So patients on a low carb diet need to include “good” monounsaturated and polyunsaturated fats in addition to healthy saturated fats to help them feel satisfied.
- Monounsaturated fats (MUFAs) raise HDL, lower LDL and help protect the arteries from plaque buildup. MUFA sources include: olive oil, avocado, cashews, and almonds.
- Polyunsaturated fats (PUFAs) lower LDL and contain heart-and-brain-nourishing omega-3 fatty acids plus omega-6 fatty acids, which are healthy in small amounts when obtained from raw food sources. PUFA sources include: salmon, herring, mackerel, flax, walnuts and tofu.
- Saturated fats, such as coconut oil and butter, are ideal for people on low-carb diets and those trying to cut out refined sugars. Saturated fats are a concentrated source of energy and thus, should be eaten strategically.
AVOID manufactured “low carb” products. Bread, for instance, may have less carbs than white bread if made from different grains that flour, but it still contains plenty of carbs. Avoid “low fat” products, as they are usually loaded with sugar or carbohydrates to enhance flavor.
Losing weight is not just about what they eat, but how and when they eat as well. Proper digestion can be affected by the surroundings during meals, and eating while stressed can result in poor food choices.
I usually advise patients to do the following:
- Don’t wait until you are hungry to eat. Hunger is the result of blood glucose dropping, which creates cravings for stimulate foods that will raise blood sugars more quickly. Snacks should consist of protein, and good fats and protein at each meal will help to sustain blood sugar levels.
- Eat smaller meals more often. Our metabolism is best adapted to consume small amounts of food throughout the day rather than 3 set meal times each day. Most people consume too much food at an average meal, and then go too long before they eat again. In an ideal situation, we would consume a small portion of for at least 6 times a day. While that goal is unrealistic for most people, we should aim more towards that manner of eating.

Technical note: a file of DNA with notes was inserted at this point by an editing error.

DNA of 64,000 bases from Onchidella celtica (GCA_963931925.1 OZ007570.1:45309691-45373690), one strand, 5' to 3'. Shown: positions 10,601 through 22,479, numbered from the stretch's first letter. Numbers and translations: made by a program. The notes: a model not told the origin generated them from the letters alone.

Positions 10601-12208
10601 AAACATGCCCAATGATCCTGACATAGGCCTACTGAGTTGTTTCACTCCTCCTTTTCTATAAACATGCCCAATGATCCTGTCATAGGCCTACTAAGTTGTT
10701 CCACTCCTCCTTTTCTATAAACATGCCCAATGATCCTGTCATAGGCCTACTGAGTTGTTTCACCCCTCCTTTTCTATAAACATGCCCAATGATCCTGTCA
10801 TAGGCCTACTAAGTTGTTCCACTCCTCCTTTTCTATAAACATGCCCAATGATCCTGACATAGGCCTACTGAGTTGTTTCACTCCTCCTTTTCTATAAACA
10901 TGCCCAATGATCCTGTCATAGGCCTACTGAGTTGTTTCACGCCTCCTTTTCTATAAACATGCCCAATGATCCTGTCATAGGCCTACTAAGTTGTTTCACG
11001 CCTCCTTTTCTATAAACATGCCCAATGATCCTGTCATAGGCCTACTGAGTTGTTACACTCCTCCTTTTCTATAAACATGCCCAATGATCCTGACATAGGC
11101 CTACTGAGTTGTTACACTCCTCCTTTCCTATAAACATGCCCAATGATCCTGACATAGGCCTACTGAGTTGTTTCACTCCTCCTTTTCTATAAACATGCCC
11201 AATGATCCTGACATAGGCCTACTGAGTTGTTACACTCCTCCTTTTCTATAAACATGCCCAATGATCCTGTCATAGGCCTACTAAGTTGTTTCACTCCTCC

- Chew well. Dr. James Wilson, author of “Adrenal Fatigue: the 21st Century Syndrome,” advises to chew each bite 30 times before swallowing. Most patients are astonished at how quickly they eat if they take the time to count and try to reach 30 chews! I explain to patients that chewing is the first and perhaps most important part of the digestive process. Chewing well allows the digestive enzyme amylase in the saliva to predigest a portion of the food before they even swallow. Chewing well will slow down the eating process, and often results in consumption of less food.
- Slow down and enjoy the eating process. Concentrate on the enjoyment of eating using mindfulness techniques. Enjoying each bite as you chew will slow down eating, and increase awareness of approaching fullness. Many patients consume a meal in less than 20 minutes, yet research has shown it can take that long for the brain to receive the signal that you are full.
- Avoid distractions while eating. Eating should not be done at the same time someone is driving a vehicle, having a business meeting, typing up a report, sitting in a loud and noisy environment, or even watching TV (if it’s not a program that makes you laugh or smile).
- Never eat when you are emotional – do relaxation techniques prior to eating.
- Do not overeat. I recommend to stop eating after one full plate. Waiting 10 to 30 minutes will usually result in a feeling of being full. If you continue to eat until you feel full, you most likely have eaten more than you need.
Related Reading: The Biology of Food Addiction & The Calorie Hypothesis, by Jill Carnahan, MD.
Jim Paoletti, BS Pharmacy, FAARFM, FIACP, is the Director of Education at Power2Practice and a Clinical Consultant with over 30 years of experience creating and using bio-identical hormone therapies in both retail pharmacy and clinical practice.
Jim is a Diplomat in Functional Medicine in addition to being a former faculty member for the Fellowship of Functional Medicine. Jim is also author of the book “A Practitioner’s Guide to Physiologic Bioidentical Hormone Balance.”
At Power2Practice, he applies his wealth of knowledge and experience by hosting live webinars and creating useful content, such as blogs, podcasts and clinical support tools.